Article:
An intense ruby red in color with purple highlights, the 2013 Tignanello shows a nose of great red fruit intensity along with highly pleasurable notes of vanilla, chocolate, and leather from the well balanced contribution and fusion of the aromas of the oak. The spicy and balsamic sensations which give additional complexity are also quite important. The wine is ample and enveloping on the palate with supple tannins and a savory freshness which fully respects the character and personality of the Sangiovese grape. The balance between acidity and tannins is excellent, and the finish and aftertaste are of a lovely length and persistence.
Tignanello was the first Sangiovese to be aged in barriques, the first contemporary red wine blended with untraditional varieties (specifically Cabernet) and one of the first red wines in the Chianti Classico region that didn’t use white grapes. Tignanello is a milestone. It’s produced with a selection of Sangiovese, Cabernet Sauvignon and Cabernet Franc.
The Tenuta Tignanello estate is in the heart of Chianti Classico, in the gently rolling hillsides between the Greve and Pesa river valleys. It extends over an area of 319 hectares (788 acres), of which about 130 (321 acres) are dedicated to vines. Two of the estate’s prized vineyards are on the same hillside, Tignanello and Solaia, on soils that originated from marine marlstone from the Pliocene period rich in limestone and schist. The vines enjoy hot temperatures during the day and cooler evenings throughout the growing season. The estate’s two signature wines, Solaia and Tignanello, are produced from these vineyards and have been defined by the international press as “among the most influential wines in the history of Italian viticulture”. According to Marchesi Antinori, Solaia and Tignanello are an ongoing challenge and a never-ending passion. The Tignanello estate has vineyards of indigenous Sangiovese grapes as well as some other untraditional varieties such as Cabernet Franc.
2013 After a fall and winter characterized by mild temperatures and frequent rainfall, spring began with similar weather, which determined a slight delay first in bud break and then in the following phases of flowering and bud set. The months of May and June were a bit cooler than the historic averages, while July and August were quite warm and dry, but without excessively hot peak temperatures. The month of September and the first half of October, the period of the harvest, were climatically ideal - in addition to warm daytime temperatures, there were significant temperature swings from daytime warmth to evening and nighttime coolness which assisted the grapes in achieving excellent ripeness. Picking operations, generally later than in recent vintages, began during the second half of September, first with the Sangiovese around September 25th and then with the Cabernet Franc between September 29th and 30th. The Cabernet Sauvignon, finally, was harvested between October 5th and 15th under perfect climatic conditions for the quality of the fruit.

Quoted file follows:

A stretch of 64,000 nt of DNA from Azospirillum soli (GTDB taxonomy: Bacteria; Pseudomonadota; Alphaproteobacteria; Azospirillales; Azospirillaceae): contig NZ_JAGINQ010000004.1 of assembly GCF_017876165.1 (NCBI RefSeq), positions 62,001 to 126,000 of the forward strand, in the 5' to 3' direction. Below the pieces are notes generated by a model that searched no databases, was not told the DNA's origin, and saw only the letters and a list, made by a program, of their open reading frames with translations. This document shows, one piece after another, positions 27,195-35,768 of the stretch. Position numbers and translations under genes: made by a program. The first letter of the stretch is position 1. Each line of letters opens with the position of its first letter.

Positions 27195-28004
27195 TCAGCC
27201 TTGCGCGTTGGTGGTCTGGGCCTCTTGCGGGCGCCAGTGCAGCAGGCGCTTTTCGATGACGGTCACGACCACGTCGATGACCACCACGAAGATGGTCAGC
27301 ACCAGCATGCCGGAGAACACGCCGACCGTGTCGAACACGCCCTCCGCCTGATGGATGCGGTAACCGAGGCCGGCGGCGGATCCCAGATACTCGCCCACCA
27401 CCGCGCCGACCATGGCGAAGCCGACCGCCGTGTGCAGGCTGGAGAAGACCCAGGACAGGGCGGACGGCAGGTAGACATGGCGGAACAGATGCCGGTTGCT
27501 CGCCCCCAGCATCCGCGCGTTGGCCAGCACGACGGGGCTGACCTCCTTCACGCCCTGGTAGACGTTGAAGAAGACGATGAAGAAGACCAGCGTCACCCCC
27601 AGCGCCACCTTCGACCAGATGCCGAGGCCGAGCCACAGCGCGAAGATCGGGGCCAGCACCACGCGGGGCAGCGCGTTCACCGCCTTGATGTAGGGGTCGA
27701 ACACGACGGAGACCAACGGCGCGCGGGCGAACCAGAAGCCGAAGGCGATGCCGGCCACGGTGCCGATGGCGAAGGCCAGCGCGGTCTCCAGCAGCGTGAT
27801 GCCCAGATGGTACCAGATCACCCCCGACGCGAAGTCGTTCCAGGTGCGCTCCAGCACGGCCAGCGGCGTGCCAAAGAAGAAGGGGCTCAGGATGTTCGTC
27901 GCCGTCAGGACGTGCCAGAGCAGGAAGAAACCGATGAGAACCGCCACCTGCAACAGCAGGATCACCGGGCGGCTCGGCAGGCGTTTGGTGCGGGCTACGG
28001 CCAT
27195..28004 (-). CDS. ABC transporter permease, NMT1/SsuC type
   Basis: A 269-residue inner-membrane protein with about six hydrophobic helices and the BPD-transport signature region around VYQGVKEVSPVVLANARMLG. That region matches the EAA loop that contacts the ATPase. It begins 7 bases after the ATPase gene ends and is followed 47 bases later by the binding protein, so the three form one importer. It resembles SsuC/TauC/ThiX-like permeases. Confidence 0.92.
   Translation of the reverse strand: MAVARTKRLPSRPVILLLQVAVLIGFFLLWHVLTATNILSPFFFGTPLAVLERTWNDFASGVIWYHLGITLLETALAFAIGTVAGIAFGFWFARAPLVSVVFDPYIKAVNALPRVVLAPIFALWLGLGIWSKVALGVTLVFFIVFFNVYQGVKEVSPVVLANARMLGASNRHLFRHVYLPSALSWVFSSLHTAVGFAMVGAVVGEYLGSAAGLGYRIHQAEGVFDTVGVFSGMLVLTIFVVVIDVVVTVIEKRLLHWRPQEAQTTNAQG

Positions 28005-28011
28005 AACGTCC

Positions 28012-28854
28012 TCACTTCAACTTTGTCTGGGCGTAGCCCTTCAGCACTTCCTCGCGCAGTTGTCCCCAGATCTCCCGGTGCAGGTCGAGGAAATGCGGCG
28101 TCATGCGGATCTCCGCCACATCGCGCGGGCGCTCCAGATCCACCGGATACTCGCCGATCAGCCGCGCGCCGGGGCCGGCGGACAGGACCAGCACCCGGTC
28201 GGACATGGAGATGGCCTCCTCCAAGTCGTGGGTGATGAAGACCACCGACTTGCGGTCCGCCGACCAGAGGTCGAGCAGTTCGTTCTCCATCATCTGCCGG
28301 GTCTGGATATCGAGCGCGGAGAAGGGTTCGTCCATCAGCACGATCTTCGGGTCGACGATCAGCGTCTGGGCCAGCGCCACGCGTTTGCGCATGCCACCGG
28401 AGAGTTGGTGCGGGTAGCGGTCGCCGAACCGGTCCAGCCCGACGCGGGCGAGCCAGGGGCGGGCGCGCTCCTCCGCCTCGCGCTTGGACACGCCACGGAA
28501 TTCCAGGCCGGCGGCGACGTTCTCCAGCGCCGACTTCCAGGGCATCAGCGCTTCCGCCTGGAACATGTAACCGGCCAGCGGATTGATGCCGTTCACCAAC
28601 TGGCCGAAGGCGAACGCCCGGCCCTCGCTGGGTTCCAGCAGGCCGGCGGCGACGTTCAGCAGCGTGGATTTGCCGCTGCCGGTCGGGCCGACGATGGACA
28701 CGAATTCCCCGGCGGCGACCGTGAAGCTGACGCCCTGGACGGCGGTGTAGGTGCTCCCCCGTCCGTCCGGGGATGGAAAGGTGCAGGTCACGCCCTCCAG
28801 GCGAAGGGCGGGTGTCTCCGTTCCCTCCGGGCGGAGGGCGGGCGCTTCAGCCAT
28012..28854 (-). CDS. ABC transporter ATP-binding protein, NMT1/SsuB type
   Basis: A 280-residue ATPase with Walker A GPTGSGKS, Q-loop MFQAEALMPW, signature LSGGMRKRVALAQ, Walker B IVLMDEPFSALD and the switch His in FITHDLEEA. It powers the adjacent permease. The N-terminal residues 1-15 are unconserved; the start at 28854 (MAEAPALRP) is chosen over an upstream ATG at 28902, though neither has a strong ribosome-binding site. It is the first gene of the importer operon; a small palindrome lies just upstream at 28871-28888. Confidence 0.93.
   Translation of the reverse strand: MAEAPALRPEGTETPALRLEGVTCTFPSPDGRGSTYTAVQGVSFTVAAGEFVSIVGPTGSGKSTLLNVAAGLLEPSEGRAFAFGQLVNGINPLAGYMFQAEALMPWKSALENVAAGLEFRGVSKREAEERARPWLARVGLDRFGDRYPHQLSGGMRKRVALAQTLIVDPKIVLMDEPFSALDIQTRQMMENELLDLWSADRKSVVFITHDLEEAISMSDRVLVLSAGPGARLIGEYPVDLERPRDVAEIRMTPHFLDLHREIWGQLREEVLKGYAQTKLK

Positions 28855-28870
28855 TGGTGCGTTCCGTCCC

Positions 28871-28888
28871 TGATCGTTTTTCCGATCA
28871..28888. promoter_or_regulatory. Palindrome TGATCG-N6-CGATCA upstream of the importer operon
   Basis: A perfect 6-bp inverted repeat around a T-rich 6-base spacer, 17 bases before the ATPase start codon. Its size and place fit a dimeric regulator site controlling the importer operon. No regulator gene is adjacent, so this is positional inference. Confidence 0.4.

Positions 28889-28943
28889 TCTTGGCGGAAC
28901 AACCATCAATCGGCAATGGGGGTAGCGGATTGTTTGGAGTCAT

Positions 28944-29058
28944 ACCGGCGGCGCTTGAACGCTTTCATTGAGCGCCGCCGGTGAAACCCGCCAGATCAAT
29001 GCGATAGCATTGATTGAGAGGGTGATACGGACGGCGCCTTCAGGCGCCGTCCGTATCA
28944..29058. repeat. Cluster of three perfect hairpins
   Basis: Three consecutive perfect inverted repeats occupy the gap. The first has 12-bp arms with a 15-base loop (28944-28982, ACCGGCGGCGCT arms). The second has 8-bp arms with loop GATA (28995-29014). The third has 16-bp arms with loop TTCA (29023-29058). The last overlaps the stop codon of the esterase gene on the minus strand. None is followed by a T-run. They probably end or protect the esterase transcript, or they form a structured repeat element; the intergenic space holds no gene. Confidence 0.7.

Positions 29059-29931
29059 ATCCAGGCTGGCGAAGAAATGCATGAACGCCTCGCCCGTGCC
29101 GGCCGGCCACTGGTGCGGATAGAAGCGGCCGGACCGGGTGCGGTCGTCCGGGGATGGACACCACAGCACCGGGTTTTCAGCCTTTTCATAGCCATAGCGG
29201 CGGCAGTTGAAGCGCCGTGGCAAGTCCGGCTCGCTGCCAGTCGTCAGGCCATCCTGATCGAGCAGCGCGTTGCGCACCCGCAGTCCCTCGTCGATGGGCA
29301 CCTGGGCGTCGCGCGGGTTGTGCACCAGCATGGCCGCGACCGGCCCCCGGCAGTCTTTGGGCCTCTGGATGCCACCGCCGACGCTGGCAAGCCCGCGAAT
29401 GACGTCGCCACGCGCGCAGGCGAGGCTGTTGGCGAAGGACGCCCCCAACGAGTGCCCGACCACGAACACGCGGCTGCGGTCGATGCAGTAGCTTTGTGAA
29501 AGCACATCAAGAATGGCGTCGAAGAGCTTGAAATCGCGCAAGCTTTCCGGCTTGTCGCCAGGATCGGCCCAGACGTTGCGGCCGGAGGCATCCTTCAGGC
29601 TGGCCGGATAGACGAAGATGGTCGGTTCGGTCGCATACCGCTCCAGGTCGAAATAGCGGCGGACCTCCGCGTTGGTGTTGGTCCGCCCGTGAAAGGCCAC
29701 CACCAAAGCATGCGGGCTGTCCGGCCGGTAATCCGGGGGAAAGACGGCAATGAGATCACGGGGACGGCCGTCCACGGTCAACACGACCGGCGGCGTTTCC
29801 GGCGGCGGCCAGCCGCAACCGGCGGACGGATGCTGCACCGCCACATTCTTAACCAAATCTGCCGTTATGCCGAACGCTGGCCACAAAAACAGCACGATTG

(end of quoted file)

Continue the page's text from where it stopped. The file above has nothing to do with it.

The label was designed by Silvio Coppola in 1974 for the release of Tignanello 1971. The idea to commission this artist was discussed at an event at Castello della Sala in 1973. Silvio Coppola was an important Italian graphic and interior designer who was famous for his minimalist lighting fixtures and austere furniture but also for book cover designs for Italian publishing company Feltrinelli. Silvio Coppola was the perfect match for the job.
Pairing Suggestions: A perfect wine to pair with roasts, fatty meats, aged cheeses and savory pasta dishes.
Maturation: The climate of the growing season required an intense and careful selection of the grapes both in the vineyard and in the cellars. This rigorous selection assisted in giving an additional quality level to the grapes to be used for Tignanello which, already exceptional in terms of both their typicality and personality, regularly give wines of outstanding character and structure. Extreme care was given to the freshness of the aromas and to the extraction of color and tannins aimed at the maximum suppleness and elegance during the period of fermentation and skin contact in conical fermenting tanks. Once the wine was run off its skins, it was put through a complete malolactic fermentation in oak barrels in order to heighten to the maximum degree the finesse and the fragrance of the aromas. The twelve to fourteen months aging period then began and took place in French and Hungarian oak barrels, partly new and partly used once previously. During this phase, the various lots, fermented variety by variety, completed the aging process and were then assembled to create the finished wine just a few months before bottling.